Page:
With the overnight action in the ES futures, my measure of pure volatility--the amount of movement generated by a fixed amount of volume; see chart above--has risen to its highest level since the October lows.  The same amount of stock index volume is now generating more than twice as much movement as late in December.  What pure volatility tells us is that we don't need specific event risk to see dramatic increases in market movement.  During recent market selloffs we've seen both more volume and more volatility per unit of volume.

This is why stress-testing your positions and portfolios is a best practice in trading.  Consider the position(s) you currently hold and your intended holding period for that position or positions.  Now look back over the past two years of trading and identify the worst drawdowns that could have occurred to that position or portfolio over the course of that holding period.  Because financial returns are not normally distributed, the odds of outsized losses are greater than we would expect from usual statistical analyses.  Looking back over a period of years and identifying worst possible drawdowns is at least a beginning heuristic to let you know if you could survive a significant event risk or adverse move.  

If the loss you would incur from worst case gap/event risks or drawdowns would impair your trading account and impair your trading, you know that your risk-taking amounts to a kind of Russian roulette.  It is only a matter of time before an active trader encounters a two-plus standard deviation adverse move.  Sizing positions to survive stress tests is immensely important to longevity in a trading career.

Sizing is not a total solution, however.  Even reasonable sizing wouldn't have protected you from the kind of multi-multi standard deviation move we just saw in the Swiss franc.  This is why diversification in a portfolio is essential.  When one position blows out, other positions have the opportunity to work in your favor.  Spreading risks that are sized properly helps protect traders and investors from those rogue moves that are associated with fat tails of financial returns.

You can't win the game if you can't stay in the game.  The trading literature is filled with admonitions to size up trades and portfolios when you have confidence in your views.  Flash crashes happen.  Downside gaps on negative earnings surprises happen.  Spikes in volatility happen.  Confidence not tempered with prudence is an accident waiting to happen.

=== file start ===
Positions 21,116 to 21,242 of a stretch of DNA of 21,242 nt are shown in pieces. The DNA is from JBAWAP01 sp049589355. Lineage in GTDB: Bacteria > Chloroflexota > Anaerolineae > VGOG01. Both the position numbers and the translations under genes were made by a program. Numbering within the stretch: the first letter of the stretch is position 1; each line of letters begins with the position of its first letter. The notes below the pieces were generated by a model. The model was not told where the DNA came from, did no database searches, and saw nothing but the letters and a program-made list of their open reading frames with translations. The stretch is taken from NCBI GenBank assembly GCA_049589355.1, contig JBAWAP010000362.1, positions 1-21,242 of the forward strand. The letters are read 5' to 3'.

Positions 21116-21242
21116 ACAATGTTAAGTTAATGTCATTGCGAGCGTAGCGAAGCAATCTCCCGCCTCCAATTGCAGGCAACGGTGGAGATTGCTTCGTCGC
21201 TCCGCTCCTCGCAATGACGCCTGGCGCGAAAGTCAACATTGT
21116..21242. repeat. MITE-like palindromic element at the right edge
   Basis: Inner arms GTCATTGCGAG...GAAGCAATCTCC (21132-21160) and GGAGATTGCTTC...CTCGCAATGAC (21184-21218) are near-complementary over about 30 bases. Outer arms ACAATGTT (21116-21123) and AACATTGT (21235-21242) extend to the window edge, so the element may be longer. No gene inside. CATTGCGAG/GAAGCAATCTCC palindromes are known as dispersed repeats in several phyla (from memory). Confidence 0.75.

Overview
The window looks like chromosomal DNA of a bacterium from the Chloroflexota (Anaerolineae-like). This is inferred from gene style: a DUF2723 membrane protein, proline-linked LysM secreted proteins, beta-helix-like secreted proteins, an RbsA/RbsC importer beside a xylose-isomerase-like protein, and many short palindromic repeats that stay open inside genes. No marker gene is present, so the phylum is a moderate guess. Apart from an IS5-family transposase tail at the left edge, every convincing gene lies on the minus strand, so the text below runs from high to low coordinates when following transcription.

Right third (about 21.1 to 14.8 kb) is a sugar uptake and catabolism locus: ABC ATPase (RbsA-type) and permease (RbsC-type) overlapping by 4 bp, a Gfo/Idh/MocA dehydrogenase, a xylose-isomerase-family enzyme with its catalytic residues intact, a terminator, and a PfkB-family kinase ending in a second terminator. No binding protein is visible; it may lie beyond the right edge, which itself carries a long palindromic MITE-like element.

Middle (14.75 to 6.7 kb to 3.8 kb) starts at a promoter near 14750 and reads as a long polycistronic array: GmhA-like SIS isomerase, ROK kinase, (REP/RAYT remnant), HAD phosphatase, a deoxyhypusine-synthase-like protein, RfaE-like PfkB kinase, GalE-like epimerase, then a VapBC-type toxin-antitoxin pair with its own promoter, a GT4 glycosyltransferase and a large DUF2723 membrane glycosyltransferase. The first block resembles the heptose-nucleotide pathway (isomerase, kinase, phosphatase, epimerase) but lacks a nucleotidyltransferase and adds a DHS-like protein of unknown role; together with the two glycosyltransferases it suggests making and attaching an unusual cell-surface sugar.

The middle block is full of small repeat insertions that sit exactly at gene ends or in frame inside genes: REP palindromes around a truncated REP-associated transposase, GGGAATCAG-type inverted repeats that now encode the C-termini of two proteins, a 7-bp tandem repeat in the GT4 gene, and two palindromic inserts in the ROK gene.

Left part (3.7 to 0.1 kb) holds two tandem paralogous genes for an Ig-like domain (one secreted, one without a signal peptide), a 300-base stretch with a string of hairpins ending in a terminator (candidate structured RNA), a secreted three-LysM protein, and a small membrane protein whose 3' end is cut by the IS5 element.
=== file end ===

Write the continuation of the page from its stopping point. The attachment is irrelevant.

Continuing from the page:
Further Reading:  Mistakes in Risk Taking

Wednesday, January 14, 2015

Keeping an Eye on the Other Side of Your Trade

The recent look at the market suggested weakening breadth in a market dominated by deflation concerns.  Interestingly, stocks have traded lower and we're starting to get into negative territory on the intermediate-term strength measure (above).  That measure takes the number of SPX stocks making fresh 5, 20, and 100-day highs vs. lows and smooths those with a ten-day moving average.  The indicator has room to go on the downside to be sure, but I do make note that we're hitting levels similar to those seen in December even though prices remain higher.  When weak breadth cannot produce fresh price lows, I become more vigilant for the possibility of a bounce higher.

On a related note, I have mentioned in the past the Stock Spotter site of John Ehlers and Ric Way.  They make use of cycle analysis to generate buy and sell signals for individual stocks and ETFs.  Notably, they publish their track record of signals and have done well overall.  I note that, as of yesterday's close, they had 138 buy signals on stocks.  Since late 2013, when I began tracking the service, there have only been five occasions in which we've had 100 or more buy signals.  It's a small sample, to be sure, but all five occasions were higher in SPY five trading sessions later, by an average of 1.59%.

Indeed, when we divide the buy signals by quartiles and look at the highest quartile (most buy signals), we see an average next three-day gain in SPY of  +.33%.  The lowest quartile (least buy signals) yields an average next three-day gain in SPY of +.06%.  This is clearly not how John and Ric designed the service to be used, but I do find it interesting that the broad market has tended to perform best when individual stocks are giving the greatest number of buy signals.

The key point is that, even when you have a strong directional view on a market--especially when you have a strong directional view on a market--it is valuable to avoid confirmation bias and seek out information that runs counter to your conviction.

Further Reading:  Preparing to Win

Tuesday, January 13, 2015

The Most Important Performance Principle of All

Perhaps this is the most important performance principle of all:  We internalize what we do repeatedly.  When we engage in behaviors again and again, those behaviors become a habitual part of us.

That can work for better or for worse.  It's an expression of the idea of "use it or lose it".  Our capacities never stay constant.  We either develop them or let them atrophy.  What we develop defines who we are.

This is why negative thinking is so damaging:  over time we internalize a negative sense of self.  It's also why it's important to develop ourselves cognitively, physically, emotionally, and spiritually.  Each day, each week, we either exercise those capacities or we lose just a bit of life fitness.